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The Arc Audio KS 300.2 has power ratings of 180 watts per channel at 4 ohms, and a whopping 350 watts per channel at 2 ohms. Yet the KS 300.2 measures only 2.375”H x 8”W x 11.25”D which is small for a 700 watt amplifier.

To be able to build high power and physically small amps that don’t overheat, requires a great deal of attention to the overall efficiency of the amplifier. That means the goal is to waste as little power as possible to the generation of heat, and put that power where it belongs, at the outputs used to drive your speakers.

Making full use of the design and engineering brilliance of Robert Zeff, the folks at Arc Audio are quickly gaining a reputation for building very good sounding, small footprint amplifiers. Some months back we looked at an Arc Audio mini amplifier that used Class G/H topology to achieve these goals, and it was an excellent performer. This time we’re going to look at another Class G/H model from Arc Audio, the KS 300.2, which is a two channel, bridgeable design rated at a serious 350 watts per channel into 2 ohms. However, the amp is roughly half the size of what you’d expect from a chassis capable of producing over 700 watts of power. How do they do it? A Class G/H amplifier has variable “rail” voltages, which are modulated with rise and fall with the input signal. Thus the amplifier increases efficiency by reducing the wasted power at the output transistors at all power levels. Many people don’t realize that a typical Class AB amp that has a full-power efficiency of 75% is only about 20% efficient at low power levels (1/3 full power) where we do most of our listening. That means that for every 100 watts of power consumed, 80 watts is wasted as heat!

Obviously, when you increase efficiency, you build an amp that generates less heat per watt of power consumed, and you can use a smaller heatsink. Generally speaking, Class G/H amplifiers are significantly more efficient than class AB, but a bit less efficient when compared to Class D. However, Class G/H designs are not saddled with the negative EMI effects and output filtering requirements of Class D designs. Some will argue that this makes the Class G/H amplifier an inherently better sounding design. I have heard good and bad examples of both, and the Arc Audio example is definitely one of the good ones.

FEATURES

The Arc Audio KS 300.2 has power ratings of 180 watts per channel at 4 ohms, and a whopping 350 watts per channel at 2 ohms. Yet the KS 300.2 measures only 2.375”H x 8”W x 11.25”D which is small for a 700 watt amplifier.

Cosmetically, the amplifier is definitely more substance than flash, with a simple stamped- steel smooth cover finished in matte black powdercoat. A silver oval badge is attached via adhesive to the cover, resulting in very simple and understated cosmetics, almost bordering on plain. The stamped cover has perforations running down each side providing air supply to the internal fan, which exhausts the hot air out each end of the amp.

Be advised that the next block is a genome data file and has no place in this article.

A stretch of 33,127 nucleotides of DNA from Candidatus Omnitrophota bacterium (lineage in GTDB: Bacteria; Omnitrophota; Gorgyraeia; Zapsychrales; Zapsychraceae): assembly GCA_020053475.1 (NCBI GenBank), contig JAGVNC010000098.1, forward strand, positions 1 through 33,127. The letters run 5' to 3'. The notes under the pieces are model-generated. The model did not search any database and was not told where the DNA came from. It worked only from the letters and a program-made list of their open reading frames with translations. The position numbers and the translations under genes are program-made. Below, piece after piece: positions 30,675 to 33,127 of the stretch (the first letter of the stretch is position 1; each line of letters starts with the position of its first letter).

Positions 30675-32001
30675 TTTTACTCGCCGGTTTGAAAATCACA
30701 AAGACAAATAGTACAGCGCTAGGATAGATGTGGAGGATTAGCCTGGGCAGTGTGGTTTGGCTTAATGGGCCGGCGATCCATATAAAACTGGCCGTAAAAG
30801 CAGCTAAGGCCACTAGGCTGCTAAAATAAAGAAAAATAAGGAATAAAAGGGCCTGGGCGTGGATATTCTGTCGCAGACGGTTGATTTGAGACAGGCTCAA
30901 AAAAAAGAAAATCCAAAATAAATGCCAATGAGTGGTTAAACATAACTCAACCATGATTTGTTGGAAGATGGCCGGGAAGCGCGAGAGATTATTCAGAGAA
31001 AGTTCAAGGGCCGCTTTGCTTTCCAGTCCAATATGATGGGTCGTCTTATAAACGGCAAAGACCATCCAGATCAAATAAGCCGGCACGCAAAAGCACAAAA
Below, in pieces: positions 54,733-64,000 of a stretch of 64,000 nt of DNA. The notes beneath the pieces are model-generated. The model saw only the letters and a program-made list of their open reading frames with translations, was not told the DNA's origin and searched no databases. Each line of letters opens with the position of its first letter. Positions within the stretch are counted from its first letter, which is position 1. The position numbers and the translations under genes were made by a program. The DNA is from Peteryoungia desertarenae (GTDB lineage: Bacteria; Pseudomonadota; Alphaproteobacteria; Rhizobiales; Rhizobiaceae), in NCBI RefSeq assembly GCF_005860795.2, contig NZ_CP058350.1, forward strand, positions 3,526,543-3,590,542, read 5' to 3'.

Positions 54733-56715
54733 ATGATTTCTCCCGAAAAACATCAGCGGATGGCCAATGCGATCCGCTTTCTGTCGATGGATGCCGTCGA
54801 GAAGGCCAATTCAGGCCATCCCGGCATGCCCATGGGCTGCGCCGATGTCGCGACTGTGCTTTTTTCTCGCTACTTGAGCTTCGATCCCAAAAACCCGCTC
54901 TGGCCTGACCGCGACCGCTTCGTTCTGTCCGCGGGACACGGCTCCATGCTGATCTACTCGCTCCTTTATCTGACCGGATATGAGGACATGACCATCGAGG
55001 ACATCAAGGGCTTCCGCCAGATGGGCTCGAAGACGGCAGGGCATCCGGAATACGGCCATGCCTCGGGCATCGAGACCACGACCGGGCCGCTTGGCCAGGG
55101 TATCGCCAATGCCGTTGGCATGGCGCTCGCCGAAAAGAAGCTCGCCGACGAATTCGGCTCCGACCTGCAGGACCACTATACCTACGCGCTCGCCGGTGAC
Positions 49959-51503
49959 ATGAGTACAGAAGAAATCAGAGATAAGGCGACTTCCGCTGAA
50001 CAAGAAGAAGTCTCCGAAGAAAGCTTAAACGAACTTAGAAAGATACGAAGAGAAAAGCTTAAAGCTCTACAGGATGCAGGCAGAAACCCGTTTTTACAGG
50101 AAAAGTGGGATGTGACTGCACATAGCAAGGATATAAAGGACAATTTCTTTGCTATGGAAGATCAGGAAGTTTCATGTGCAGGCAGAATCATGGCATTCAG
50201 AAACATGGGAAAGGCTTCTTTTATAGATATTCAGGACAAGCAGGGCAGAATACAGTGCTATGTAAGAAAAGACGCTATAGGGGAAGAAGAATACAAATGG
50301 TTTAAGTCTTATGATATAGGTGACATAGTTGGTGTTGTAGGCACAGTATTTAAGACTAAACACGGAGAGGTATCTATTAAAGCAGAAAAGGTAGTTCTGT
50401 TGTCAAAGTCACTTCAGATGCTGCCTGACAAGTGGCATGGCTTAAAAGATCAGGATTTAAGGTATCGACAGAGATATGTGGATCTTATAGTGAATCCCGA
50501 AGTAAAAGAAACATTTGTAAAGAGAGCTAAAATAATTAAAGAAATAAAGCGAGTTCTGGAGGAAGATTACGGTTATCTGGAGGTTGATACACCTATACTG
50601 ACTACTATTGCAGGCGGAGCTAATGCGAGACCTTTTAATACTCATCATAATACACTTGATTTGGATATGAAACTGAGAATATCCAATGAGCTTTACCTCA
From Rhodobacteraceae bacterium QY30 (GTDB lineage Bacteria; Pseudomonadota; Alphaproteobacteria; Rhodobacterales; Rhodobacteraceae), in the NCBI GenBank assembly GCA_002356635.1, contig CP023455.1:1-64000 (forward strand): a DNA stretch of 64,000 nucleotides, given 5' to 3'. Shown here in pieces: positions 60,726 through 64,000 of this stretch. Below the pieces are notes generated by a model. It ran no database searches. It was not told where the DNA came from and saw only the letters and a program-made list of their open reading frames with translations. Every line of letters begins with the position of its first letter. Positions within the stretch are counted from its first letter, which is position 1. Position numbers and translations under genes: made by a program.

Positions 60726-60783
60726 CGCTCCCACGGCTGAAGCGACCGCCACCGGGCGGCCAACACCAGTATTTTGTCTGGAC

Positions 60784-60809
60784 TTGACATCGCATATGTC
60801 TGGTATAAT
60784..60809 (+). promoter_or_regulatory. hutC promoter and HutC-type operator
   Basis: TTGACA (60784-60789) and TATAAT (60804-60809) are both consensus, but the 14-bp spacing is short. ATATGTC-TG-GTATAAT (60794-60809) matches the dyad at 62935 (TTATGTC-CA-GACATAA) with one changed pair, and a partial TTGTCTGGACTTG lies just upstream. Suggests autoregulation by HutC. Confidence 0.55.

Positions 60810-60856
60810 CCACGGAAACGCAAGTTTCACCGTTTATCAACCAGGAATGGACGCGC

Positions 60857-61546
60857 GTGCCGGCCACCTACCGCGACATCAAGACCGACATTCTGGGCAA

Connections for power and speakers are found on one end of the chassis, and signal input and control functions are on the opposite end. The wire terminals are beefy and solid, with 4 gauge power terminals and 10 gauge speaker connections. Over-current protection comes from a trio of 30A ATC fuses, found adjacent to the power connections.

Signal input and control features are what you’d expect, with good quality potentiometers for gain, bass boost, and frequency selection. The crossover functions can be set for high-pass, low-pass or full range, with a variable frequency range of 55Hz to 5500Hz, a very wide range of adjustment thanks to the incorporation of a x10 multiplier switch. The crossover slopes are -12dB/Oct.

Another handy feature is the amplifiers ability to sum the L+R channels, which is very useful in providing a true summed mono output to a subwoofer connected to the bridged outputs. And if you should ever have a problem, the Arc Audio KS 300.2 also includes a handy diagnostic tool to help you find the problem and get it rectified without having to call for help. The normally green power LED will turn red and flash a coded signal if the built in microprocessor detects a short, over voltage, or an overheating condition exists. By counting the number of flashes and referring to the codes in the owner’s manual, you can quickly tell what the issue may be, and get it corrected.

Internally, the KS 300.2 uses a top quality PCB, and extensive use of surface mount components. There is plenty of onboard capacitance, and all of the transistors are the large case TO-247 style for maximum reliability and current transfer.

 

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